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July 30, 2013 at 6:25 AM
After a working dinner Monday night at the State Department, negotiators for Palestine and Israel were scheduled to meet once more on Tuesday before returning home.
They might already be airborne, but the two opening sessions offer hope for a fresh start.
Israeli Prime Minister Benjamin Netanyahu’s decision to release 104 Palestinian prisoners, backed by a majority of his cabinet, was a clear investment of his reputation in a process with a long ways to go. Palestinian President Mahmoud Abbas is taking his own political risks.
The next round of talks is in the Middle East where the popular support for peace is substantial, if not for the details. A Palestinian state next to Israel with negotiated borders and security plans has been a hypothetical possibility for years, but now it is starting to bud.
The tireless work of U.S. Secretary of State John Kerry is an obvious influence in making these direct talks happen, but the other motivations are not yet apparent. One can predict that domestic politics in Israel play a role, along with the fatigue and expense of a constant state of diplomatic and military tension. Is Netanyahu contemplating his legacy, as some suggest? Given his past rhetoric and actions, there is a Nixon-to-China quality to this effort.
Otherwise, Netanyahu has said tensions elsewhere in the Middle East are pushing these two neighbors to settle their differences. Whatever the incentives, the practical reality of these face-to-face meetings is most encouraging.
July 23, 2013 at 6:20 AM
Optimism is the rarest of commodities in the Middle East, so the heavily qualified and asterisk-dotted scheduled meeting between Israeli and Palestinian officials in Washington, D.C. is potentially, if it happens, maybe, a notable start.
Credit goes to U.S. Secretary of State John Kerry. Certainly the willingness of the two sides to mutter and grumble their way to the negotiating table is key, but Kerry labored to get them into the same room, as detailed in this New York Times story.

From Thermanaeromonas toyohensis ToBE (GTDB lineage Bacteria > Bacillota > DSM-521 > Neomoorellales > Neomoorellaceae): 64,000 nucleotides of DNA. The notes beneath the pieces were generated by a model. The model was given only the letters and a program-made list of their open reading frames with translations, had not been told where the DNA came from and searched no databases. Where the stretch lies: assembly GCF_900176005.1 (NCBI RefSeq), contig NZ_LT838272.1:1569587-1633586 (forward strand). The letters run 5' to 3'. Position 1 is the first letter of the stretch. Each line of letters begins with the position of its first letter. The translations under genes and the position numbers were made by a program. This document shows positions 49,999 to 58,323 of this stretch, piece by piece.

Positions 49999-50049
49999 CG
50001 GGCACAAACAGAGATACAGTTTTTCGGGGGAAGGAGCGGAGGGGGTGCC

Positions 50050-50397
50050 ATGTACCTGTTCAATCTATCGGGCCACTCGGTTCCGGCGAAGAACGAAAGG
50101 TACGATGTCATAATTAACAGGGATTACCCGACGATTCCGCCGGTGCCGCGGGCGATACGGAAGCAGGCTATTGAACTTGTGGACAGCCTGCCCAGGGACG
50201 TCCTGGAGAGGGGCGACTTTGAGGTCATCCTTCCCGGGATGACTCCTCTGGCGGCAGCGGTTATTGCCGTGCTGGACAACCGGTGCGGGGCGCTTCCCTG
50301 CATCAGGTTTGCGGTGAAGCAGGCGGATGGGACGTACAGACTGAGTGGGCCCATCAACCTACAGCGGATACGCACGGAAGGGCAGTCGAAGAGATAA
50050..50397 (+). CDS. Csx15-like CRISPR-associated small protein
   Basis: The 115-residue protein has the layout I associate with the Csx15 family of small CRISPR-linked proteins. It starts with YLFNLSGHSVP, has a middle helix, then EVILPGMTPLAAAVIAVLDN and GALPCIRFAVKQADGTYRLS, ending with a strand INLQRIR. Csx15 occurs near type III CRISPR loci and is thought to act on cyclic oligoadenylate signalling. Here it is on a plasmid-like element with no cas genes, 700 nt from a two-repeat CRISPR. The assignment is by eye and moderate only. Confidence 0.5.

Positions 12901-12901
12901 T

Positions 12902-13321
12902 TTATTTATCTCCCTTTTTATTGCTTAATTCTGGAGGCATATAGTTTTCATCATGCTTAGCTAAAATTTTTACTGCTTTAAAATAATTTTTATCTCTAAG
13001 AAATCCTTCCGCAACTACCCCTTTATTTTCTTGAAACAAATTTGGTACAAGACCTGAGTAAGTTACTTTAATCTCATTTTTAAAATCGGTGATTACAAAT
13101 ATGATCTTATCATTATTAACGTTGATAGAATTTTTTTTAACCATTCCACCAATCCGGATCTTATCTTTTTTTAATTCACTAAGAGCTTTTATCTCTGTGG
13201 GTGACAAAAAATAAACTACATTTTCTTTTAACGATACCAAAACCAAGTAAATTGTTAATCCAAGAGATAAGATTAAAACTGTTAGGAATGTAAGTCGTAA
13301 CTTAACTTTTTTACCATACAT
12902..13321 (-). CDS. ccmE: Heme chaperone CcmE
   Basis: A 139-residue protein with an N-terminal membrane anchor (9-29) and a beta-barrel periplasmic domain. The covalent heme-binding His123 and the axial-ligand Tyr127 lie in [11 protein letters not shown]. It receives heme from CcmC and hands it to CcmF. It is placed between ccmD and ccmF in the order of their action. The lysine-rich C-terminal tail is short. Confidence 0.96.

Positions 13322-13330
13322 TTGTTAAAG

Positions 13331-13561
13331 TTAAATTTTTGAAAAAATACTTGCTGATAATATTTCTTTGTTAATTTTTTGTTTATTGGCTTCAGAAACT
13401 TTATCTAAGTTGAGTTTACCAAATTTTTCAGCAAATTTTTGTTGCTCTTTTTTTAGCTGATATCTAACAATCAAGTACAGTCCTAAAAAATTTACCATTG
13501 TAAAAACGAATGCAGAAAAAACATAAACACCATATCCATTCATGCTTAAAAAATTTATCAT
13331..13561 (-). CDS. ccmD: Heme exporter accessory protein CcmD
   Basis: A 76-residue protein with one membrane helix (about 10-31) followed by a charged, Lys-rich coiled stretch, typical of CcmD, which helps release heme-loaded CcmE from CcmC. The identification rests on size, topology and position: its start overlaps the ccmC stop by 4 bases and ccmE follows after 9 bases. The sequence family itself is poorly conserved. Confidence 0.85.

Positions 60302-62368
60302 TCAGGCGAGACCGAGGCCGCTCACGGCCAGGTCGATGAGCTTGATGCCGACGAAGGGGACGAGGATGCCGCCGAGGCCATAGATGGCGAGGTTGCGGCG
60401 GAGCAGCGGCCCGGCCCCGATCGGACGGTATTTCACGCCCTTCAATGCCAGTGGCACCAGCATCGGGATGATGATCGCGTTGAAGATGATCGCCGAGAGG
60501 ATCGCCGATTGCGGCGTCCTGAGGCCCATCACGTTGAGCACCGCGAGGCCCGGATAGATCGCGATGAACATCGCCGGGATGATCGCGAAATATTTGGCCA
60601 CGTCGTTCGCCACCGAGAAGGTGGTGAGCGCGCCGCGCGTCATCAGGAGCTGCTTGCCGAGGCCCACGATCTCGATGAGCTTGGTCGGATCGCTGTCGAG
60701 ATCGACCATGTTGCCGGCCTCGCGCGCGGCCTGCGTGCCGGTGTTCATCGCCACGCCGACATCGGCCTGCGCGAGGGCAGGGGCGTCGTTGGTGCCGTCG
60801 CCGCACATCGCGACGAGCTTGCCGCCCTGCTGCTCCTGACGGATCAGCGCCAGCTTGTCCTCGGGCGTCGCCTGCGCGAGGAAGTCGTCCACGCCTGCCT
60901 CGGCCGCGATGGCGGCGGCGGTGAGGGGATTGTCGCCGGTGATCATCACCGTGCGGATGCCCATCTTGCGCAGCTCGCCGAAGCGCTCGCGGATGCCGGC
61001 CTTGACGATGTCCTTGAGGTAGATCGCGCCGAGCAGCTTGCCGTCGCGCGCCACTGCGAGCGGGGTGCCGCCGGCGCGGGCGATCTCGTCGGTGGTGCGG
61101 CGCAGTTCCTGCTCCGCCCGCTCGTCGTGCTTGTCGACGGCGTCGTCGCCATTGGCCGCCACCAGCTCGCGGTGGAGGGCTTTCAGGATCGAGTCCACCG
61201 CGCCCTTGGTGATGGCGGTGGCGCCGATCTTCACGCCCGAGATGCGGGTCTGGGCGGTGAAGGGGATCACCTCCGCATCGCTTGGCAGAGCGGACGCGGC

He crafted the ground rules, themes, topics and parameters of the discussions that Palestinian and Israeli officials would accept. Yes, the pre-1967 borders would serve as a baseline. Israel will release some Palestinian prisoners as a goodwill gesture, but is almost embarrassed by the act.
What will happen? No one knows, but Kerry has made six trips to the region since March. His visits got extended with multiple meetings with both leaders.
The first round of talks may well be about the topics for the next round of talks. Incremental progress is still progress.
Kerry got things started, and might have a strong hand in orchestrating a historic outcome. Maybe, perhaps, possibly.
April 30, 2013 at 6:10 AM
The charges North Korea filed against Kenneth Bae of Lynnwood last week are “unwarranted,” and he should be released, a U.S. State Department official said Monday.
“These charges, we believe, are completely unwarranted,” said Joseph Y. Yun, the acting assistant secretary in the Bureau of East Asian and Pacific Affairs.“We really do urge North Korea to release him. There is no reason to hold him.”
As he spoke to a State Department briefing of the Association of Opinion Journalists, Yun hit the right notes about the man who has been in custody almost six months. My colleague Thanh Tan has written editorials urging attention to Bae’s plight. The Times last editorial said: “According to previous news reports, North Korean officials have charged Bae with committing ‘hostile acts against the republic.’ Political experts remain skeptical of the totalitarian state’s true motives. U.S. officials must exhaust diplomatic channels to get to the bottom of this.”
Yun noted that tensions between Pyongyang and Washington, D.C, have been especially heightened given North Korea’s recent nuclear tests and missile launches. The government of North Korea detained Bae last November while he was leading a tour near the border with China. Late last week, The government of North Korea announced it was charging Bae with trying to overthrow the government, according to this report by The Associated Press.
“As you know our consular office is represented by the Embassy of Sweden and they have visited him three or four times already,” Yun told about 20 editorial page editors,writers and columnists. “He should be … released on a humanitarian basis and also lack of substance.”
In a separate press conference a department spokesman said Swedish officials had visited him as recently as Friday.